THEATER REVIEW | “Girl Group”: Theatre Unbound’s smart, funny musical treat


Just to be honest and up-front, the playwright Carol Critchley is a friend of mine. Reviewing the work of your friends can be dicey. But I needn’t have worried. One of the many reasons Carol is a friend is that she is one of the funniest writers I know. Which is why I was excited to hear that Theatre Unbound was offering up the world premiere of Carol Critchley’s new play Girl Group. Because we don’t get to laugh enough, and we don’t get to see nearly enough of Carol’s work on stage.

Critchley’s humor is great not just because it comes from character, but because it comes from a place of pain. Carol Critchley puts her characters in incredibly awkward situations, having conversations most people would do anything to avoid, and the scenes that result are hilarious. The new script Girl Group finds the playwright’s comedic talents in full bloom.

“I’ll just follow the trail of pork rinds and cowardice back to the real world.”

The girl group of the title is The Furies. Led by Flo (Becka Linder), their songwriter, lead singer and guitarist, the band also includes Flo’s sister Ruby (Amanda Kay Thomm), a recent addition on drums; bass player Cecy (Katia Cardenas); and guitarist and full time party girl Winnie (Laura Mahler).

“Can we at least pretend not to be desperate?”

The ladies are recruited by record producer Renny Cordell (Edward Linder) against Flo’s better judgment. Renny took on  Flo’s last band, which split off leaving her behind. The other band found commercial success while Flo stuck to doing the kind of music she believed in.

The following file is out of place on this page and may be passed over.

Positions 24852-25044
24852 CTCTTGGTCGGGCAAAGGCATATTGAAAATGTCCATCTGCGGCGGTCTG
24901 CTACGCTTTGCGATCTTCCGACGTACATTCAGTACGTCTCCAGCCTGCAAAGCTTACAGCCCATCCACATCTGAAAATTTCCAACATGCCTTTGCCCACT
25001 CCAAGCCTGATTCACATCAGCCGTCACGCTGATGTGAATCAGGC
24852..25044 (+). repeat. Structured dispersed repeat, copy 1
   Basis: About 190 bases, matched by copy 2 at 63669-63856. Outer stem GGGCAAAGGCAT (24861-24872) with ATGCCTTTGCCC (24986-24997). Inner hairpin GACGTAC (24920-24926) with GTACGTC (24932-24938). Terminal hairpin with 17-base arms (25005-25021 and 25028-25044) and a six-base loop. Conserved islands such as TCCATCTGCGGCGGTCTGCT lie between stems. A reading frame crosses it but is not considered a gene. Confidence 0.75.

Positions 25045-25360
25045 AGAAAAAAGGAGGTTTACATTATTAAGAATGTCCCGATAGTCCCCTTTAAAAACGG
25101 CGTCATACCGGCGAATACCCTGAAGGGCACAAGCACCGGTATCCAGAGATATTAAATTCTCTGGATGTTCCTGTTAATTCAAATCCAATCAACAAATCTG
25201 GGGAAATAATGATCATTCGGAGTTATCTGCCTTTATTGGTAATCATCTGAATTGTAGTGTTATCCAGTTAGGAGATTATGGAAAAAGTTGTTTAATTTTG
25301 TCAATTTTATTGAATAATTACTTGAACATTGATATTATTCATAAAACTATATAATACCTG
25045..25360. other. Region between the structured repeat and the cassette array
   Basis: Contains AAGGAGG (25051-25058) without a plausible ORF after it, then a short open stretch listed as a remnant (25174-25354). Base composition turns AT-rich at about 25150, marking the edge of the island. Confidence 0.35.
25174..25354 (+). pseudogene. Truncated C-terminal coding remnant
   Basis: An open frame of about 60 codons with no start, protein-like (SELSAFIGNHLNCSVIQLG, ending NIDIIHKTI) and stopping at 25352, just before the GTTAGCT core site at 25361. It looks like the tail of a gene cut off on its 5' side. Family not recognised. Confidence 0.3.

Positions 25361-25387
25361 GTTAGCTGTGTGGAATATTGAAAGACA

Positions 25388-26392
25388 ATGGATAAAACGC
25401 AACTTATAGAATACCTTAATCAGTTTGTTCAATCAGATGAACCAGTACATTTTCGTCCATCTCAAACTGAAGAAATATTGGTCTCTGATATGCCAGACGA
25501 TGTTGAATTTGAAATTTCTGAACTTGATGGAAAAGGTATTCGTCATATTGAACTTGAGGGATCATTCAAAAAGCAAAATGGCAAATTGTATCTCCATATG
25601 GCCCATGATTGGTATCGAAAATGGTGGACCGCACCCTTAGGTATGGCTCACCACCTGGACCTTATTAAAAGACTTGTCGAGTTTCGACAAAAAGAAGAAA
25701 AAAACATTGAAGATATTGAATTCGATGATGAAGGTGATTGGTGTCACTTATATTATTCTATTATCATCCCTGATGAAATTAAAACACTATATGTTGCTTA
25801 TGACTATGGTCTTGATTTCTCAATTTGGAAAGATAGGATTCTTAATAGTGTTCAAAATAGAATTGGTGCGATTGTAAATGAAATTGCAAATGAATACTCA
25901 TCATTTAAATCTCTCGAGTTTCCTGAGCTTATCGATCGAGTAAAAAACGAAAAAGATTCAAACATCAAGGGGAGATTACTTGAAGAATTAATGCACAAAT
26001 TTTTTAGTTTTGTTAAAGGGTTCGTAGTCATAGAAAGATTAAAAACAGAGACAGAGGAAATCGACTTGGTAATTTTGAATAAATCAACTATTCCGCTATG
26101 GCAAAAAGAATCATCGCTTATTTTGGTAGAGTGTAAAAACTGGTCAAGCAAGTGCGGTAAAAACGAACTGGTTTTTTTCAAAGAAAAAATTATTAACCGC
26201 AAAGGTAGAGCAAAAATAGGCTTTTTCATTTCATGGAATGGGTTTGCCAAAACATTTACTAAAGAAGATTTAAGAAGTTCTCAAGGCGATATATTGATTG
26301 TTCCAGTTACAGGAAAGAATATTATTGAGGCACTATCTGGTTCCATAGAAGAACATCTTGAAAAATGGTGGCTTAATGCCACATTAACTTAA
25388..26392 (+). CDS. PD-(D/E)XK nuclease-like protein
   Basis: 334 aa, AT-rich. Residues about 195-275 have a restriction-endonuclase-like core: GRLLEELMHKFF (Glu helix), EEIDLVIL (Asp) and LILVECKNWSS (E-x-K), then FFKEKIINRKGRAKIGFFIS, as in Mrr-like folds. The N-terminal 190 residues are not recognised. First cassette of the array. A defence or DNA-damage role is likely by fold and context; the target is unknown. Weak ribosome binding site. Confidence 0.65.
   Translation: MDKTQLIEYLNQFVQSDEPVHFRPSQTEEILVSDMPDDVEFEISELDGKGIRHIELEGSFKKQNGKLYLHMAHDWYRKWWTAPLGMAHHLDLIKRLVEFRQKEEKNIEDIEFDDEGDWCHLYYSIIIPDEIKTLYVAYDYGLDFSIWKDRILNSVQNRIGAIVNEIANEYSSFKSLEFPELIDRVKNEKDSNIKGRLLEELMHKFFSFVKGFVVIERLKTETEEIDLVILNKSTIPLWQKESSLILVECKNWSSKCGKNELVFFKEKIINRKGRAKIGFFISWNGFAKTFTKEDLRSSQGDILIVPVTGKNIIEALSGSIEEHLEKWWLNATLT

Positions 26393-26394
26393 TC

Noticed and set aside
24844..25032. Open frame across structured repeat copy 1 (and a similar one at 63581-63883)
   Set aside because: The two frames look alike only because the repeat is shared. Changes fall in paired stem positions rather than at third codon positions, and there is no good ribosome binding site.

“He sucks the soul out of music and then sells the husk for profit.”

Cecy is more interested in a career than art. Ruby just stepped into music, replacing The Furies’ first lady drummer who left music behind to go build a more domestic life for herself.  Ruby is a follower, who thinks any money you can make while making music is good money. But will she follow her sister or Cecy? Winnie cares about the music she makes, but is just as concerned about having a good time while she does it. Her definition of a good time can get a little out of control.

“The reverberation of a dropped drumstick is becoming your signature sound.”

The Furies may be the new women in Renny’s life but they’re no match for the two women who have already been there. Renny’s wife and assistant Abigail (Tara Lucchino) is beginning to chafe in her constantly subservient role to her husband. Long-time backup and demo singer LaVern Monroe (Channing Jones) is also getting tired of her professional relationship with Renny leading nowhere. Promises of a hit record of her own keep slipping through her fingers as one promising song after another  that she records gets handed off to white girl pop groups instead. And now here come the Furies.

“Which one are you? Never mind. It doesn’t matter.”

Girl Group starts out in 1965 and works its way forward in time to 1985. In the course of that 20-year span, family ties and friendships and professional relationships are strained, broken and reshaped into something new; musical fortunes rise and fall and rise again. The play also gets to wink at the changing tides of culture that the audience knows are coming, but the characters in the story haven’t a clue about.

“I am not trained to deal with existential crises.”

Director Rebecca Rizzio keeps things buzzing right along. The whole cast knocks this one out of the park. All the actors are fully invested in their flawed, very human characters and the conflicts cut deep—which is strangely what also makes the laughs plentiful.

“You girls do understand English? People have been speaking to you in this language?”